We mentioned priming our bodies for creative thinking, and you probably won’t be surprised to learn that getting enough sleep is a simple way to do so. The REM cycle, which is one of the four phases of sleep, has been shown to improve our creativity and problem-solving capabilities. So if you need another excuse to get your seven to eight hours per night, this is it.

You can take it to the next level and stimulate creative thinking by keeping a journal next to your bed, writing down any discerning thoughts you have during sleep. Similarly, short naps of anywhere from 15-20 minutes can help you beat the midday slump and boost your creativity.


Another way to prime our bodies for creative thinking is through exercise. We all know that working up a sweat every day has significant benefits for our health and mood, but the benefits extend beyond that post-gym glow. Exercise also fosters creative thinking, so your next ingenious idea may just be a gym session away.

How to Encourage Creative Thinking in Your Employees

If you’ve gotten this far, you’re interested in creative thinking, most likely for yourself. But what if you’re an employer interested in employee creativity? How can you help your employees develop these skills without them realizing it?

There are several ways to develop creativity in your office or place of employment. Certain circumstances facilitate this trait, so here are some tweaks you can make to create the optimal creative thinking environment.

Minimize Distractions

Despite their popularity, studies show that the constant distractions present in open-plan offices can negatively affect worker performance. Others suggest that an open office plan adversely affects creativity. Though changing an existing space may be unrealistic, you can take steps to minimize the distractions inherent in open-plan offices.

For example, creating spaces where employees can work in private is one way to improve their focus and help them unleash creativity. You may also want to consider allowing staff to work from home one or two days per week, where distractions are minimal.

Encourage Nap Time

We already mentioned in the previous section that sleep, and even short naps, fosters creativity. Though mandating your employees to sleep seven to eight hours per night is impossible, you can provide them with the opportunity to take a short sleep break during the day. Just make sure that naptime is short—fifteen to twenty minutes is ideal.

Change Up the Environment

A change in scenery can be all it takes to encourage creative thinking. The fresh sensory stimuli that are abundant in new environments help shake the brain out of its typical patterns. Encourage your employees to leave their desks and take a brief walk every hour or two to help get the creative juices flowing.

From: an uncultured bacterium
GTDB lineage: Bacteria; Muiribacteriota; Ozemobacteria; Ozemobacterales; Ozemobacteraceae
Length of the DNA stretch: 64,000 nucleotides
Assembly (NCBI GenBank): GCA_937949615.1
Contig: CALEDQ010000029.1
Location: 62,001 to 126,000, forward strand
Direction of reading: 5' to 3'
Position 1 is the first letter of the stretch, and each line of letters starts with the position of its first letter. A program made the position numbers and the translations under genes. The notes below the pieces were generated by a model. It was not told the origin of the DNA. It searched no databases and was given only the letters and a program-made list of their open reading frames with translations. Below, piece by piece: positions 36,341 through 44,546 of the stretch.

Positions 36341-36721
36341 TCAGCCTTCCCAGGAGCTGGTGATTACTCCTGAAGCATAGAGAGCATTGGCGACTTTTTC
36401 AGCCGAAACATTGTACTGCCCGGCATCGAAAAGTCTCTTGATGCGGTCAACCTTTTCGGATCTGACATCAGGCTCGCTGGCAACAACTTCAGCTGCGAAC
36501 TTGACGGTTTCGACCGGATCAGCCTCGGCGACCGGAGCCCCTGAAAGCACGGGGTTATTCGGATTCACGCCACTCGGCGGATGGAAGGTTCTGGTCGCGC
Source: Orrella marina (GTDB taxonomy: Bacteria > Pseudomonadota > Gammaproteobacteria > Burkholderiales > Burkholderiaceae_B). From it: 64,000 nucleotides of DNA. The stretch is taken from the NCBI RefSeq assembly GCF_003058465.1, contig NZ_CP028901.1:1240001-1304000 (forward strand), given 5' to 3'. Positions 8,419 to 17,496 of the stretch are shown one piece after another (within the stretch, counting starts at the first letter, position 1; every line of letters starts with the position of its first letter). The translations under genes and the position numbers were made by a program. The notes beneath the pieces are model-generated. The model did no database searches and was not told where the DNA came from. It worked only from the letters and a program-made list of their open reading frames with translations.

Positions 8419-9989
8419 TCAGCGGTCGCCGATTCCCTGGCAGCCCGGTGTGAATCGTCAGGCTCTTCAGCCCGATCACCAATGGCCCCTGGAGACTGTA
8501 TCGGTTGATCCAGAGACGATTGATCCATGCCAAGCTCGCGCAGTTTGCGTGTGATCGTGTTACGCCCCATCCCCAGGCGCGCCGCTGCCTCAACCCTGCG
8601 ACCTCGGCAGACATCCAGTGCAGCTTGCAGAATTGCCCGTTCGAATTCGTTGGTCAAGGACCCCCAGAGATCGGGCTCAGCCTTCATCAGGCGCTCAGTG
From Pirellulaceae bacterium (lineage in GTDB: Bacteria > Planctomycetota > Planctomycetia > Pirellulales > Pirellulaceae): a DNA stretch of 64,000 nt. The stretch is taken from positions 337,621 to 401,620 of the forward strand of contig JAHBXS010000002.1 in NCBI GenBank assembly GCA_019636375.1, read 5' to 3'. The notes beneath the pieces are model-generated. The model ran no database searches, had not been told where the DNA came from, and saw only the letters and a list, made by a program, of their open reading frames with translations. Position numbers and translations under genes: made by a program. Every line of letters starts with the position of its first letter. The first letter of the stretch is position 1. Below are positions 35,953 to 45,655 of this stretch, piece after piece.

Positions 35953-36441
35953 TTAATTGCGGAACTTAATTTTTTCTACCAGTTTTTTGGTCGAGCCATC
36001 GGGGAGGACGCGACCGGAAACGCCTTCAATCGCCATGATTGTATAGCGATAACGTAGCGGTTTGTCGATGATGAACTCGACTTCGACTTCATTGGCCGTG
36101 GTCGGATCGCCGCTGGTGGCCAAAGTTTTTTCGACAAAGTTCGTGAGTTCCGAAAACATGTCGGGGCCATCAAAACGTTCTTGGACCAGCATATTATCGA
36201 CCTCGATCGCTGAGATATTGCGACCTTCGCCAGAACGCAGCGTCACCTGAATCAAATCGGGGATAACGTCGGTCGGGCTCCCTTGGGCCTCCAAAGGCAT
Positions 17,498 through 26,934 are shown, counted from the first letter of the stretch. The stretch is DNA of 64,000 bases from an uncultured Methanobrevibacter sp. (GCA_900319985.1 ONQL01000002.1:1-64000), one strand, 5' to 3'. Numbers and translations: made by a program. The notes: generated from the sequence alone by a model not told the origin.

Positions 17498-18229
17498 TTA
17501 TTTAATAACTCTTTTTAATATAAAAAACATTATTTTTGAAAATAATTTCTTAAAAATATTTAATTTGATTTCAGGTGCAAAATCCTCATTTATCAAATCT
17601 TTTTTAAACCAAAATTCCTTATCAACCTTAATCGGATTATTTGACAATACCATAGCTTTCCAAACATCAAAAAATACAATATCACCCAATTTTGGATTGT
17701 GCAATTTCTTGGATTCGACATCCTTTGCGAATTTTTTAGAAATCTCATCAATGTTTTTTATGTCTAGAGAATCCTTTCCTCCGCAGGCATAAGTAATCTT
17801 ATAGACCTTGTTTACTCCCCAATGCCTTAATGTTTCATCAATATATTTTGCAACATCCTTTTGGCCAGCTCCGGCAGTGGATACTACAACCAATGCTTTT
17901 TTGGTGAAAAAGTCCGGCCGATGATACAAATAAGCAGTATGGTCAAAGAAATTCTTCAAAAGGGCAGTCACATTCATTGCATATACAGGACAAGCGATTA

Techniques to Develop Creative Thinking

All it takes is a quick Google search to see that there are endless amounts of methods for developing creative thinking. We’re going to go over a few active techniques you can utilize to increase creativity.

One thing to keep in mind as you read them is that there is no right or wrong way to innovate. What works for one person may not work for another. Try some of the ideas on this list with an open mind, and if you find they don’t work for you, try something else. The important thing is to keep working on developing this skill.

And remember, it’s never too late, and we’re never too old to become more creative.


Brainstorming is our first creative thinking technique. Everybody knows what brainstorming is, and you’ve heard of it for a reason: it’s a highly effective way to generate ideas. You can brainstorm by yourself or as part of a team, where the potential for coming up with groundbreaking ideas multiplies exponentially.

There are a few different ways to brainstorm. The general idea is to write down everything that could be a possible solution to whatever you’re facing. Write down every idea, regardless of how outlandish or impractical it may seem. Censorship has no place in a brainstorming session, so let the ideas flow freely as they occur to you, and take note of them without judgment.

If you want to take your brainstorming session to the next level, especially in a group setting, you can go over all the “worst” ideas and discuss their positive features. Changing the way we look at a “bad” idea can help us gain perspective, as can figuring out ways to turn these problematic solutions into workable ones.

Brainstorming at work does have one major flaw, which is that people tend to value the ideas of the higher-ups more than the rest of the staff. To help ensure that everyone’s voice is heard regardless of their status, you can require team members to submit ideas anonymously ahead of a meeting.

Everyone votes on the proposals that will be heard, and later each team argues for and against an idea. Conducting the brainstorming session in this manner forces people to view solutions from all angles and helps encourage the development of new perspectives.


Have you ever found yourself unconsciously lacing up your tennis shoes to go on a walk when you feel stressed? There’s nothing like putting one foot in front of the other to help clear our heads. But beyond being an excellent way to relieve stress, walking has other significant benefits for our creativity.